Moreover, that in-the-middle proposal would give property owners a bonus not envisioned in our current policy: subsidized property improvements. That would make each tenant an investor in the property without building equity.

But wait, there’s more! Also recommended was a rent bank. The concept allows property owners to increase the rent more than is allowed if he had not earlier maxed out his allowed increases. Another bad deal for tenants.

On the table, too, were two significant carve-out exceptions where rent stabilization might not apply at all. One would have exempted households with no senior in residence (most of us) and another exception for any building with six or fewer rental units (more than half of all properties). These were disingenuously labeled “small” carve-outs.

What is the most remarkable about the in-the-middle proposal is that it would be even worse for tenants than the old policy. We would be going backwards. Indeed the proposal than emerged from the ‘consensus’ straw-polling at this Wednesday dialogue was worse for tenants than the proposal that came from the landlords’ own lobbyist tonight!

How could a roomful of tenants and landlords charged with coming up with a reasonable proposal suggest onerous terms for tenants? There are a few reasons.

Property owners outnumbered tenants by 2-to-1. From the 8,000+ households who rent in Beverly Hills, fewer than twenty tenants bothered to show up. We can’t ask City Council to take a stand on tenant protections if we’re not willing to stand up for them ourselves.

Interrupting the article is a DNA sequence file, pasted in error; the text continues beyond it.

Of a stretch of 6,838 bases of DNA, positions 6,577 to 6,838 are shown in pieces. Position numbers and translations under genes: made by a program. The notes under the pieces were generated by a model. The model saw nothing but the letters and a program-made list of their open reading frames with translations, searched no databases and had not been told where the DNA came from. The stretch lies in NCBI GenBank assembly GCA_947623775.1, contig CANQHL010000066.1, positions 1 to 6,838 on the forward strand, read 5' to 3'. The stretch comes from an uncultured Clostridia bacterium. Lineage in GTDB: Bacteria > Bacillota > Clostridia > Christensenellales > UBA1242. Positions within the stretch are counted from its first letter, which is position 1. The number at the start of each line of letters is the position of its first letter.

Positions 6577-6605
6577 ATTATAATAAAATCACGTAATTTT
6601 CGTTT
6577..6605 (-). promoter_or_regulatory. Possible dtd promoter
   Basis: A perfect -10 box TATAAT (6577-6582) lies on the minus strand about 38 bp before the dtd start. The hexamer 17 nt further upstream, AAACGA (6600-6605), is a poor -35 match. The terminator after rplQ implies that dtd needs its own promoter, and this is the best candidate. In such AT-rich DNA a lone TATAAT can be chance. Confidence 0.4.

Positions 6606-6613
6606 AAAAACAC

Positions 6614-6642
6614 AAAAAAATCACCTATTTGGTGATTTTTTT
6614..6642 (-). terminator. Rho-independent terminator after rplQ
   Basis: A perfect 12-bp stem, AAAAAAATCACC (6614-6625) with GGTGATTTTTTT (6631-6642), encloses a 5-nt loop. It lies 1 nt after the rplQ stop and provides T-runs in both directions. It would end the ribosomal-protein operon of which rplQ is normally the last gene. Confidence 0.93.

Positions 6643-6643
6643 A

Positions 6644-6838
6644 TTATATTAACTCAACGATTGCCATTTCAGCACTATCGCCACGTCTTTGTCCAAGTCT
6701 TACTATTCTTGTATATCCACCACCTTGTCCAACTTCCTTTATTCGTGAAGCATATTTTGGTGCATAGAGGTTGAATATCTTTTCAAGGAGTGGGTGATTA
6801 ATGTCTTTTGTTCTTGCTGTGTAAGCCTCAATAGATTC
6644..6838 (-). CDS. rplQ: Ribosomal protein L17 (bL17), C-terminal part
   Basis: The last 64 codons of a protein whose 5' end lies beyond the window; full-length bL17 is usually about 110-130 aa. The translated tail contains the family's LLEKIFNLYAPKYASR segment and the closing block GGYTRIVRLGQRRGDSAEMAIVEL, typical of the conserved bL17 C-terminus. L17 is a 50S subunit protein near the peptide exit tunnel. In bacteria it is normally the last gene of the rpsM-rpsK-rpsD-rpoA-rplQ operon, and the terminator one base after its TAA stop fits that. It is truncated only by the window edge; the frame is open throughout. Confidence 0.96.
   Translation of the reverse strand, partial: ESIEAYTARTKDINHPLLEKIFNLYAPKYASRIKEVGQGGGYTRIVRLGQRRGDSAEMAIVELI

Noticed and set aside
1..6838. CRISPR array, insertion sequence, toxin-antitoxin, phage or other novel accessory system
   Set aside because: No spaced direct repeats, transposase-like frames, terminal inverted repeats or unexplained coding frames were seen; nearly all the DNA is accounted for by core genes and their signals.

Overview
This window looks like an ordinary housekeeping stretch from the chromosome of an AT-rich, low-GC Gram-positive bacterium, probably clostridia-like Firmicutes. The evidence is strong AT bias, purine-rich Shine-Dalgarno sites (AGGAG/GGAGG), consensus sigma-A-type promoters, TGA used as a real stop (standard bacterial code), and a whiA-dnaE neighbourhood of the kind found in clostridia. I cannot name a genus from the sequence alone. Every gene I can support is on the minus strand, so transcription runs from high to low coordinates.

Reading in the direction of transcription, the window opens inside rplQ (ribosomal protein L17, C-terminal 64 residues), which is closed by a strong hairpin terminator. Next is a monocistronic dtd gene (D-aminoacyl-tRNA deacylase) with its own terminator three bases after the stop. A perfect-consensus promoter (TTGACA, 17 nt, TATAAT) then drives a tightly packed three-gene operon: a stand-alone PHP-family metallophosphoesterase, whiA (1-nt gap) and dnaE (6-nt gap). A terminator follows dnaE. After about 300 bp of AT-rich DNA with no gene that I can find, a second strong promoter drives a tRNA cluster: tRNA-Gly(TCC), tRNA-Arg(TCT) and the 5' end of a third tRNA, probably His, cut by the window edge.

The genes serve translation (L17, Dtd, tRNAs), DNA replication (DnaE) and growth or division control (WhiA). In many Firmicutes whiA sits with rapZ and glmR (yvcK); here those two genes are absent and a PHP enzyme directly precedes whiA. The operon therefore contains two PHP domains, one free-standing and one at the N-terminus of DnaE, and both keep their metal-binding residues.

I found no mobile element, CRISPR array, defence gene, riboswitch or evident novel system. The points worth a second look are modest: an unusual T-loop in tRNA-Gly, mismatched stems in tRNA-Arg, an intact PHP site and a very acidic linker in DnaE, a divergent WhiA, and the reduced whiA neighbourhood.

Dialogue #3: landlord speaks
This property owner summoned many reasons why the sky should be the limit when it comes to rent increases.

Second, many property owners were not interested in compromise. For example: the current cap is 3% and that is actually three times the rate of inflation. But property owners spoke with a unified voice: “We like eight percent.” On the rental unit registry, “We don’t want to send the information to the city.” These objections came in the first fifteen minutes.

And third, Professor Singh at the outset framed the dialogue in terms that advantaged property owners. To spark the discussion on the allowable increase he asked, “Is it 3% or is it 10%?”

That implicitly eliminates consideration of a cap tied to the consumer price index as tenants want. It also puts back on the table a provision of the old law — the 10% increase — both councilmembers and property owners already agreed is not reasonable.

What was not on the table for discussion was asset appreciation: the stupendous return-on-investment after a decade or more of ownership. Also, no property owner mentioned the significant federal tax benefits of owning real estate. Nobody flagged the generous depreciation they deduct or the other expenses that attend to the apartment leasing business.

I believe that Professor Singh’s framing was not intended to prejudice the proceedings. But it did suggest the challenge of these time-limited dialogues when the stakes are high and each side, tenants and the property owners who house us, may argue from polarized positions.

Indeed the most vocal property owners weren’t in the mood for a conversation; instead they wanted to simply demolish the current rent stabilization policy. And they outnumbered us!

Want to have a voice in this process? Show up for the next facilitated dialog on Monday, July 17th at 7 p.m. at Roxbury Park. Read about the current policy. Prepare ahead with your key concerns. It’s time to take this seriously.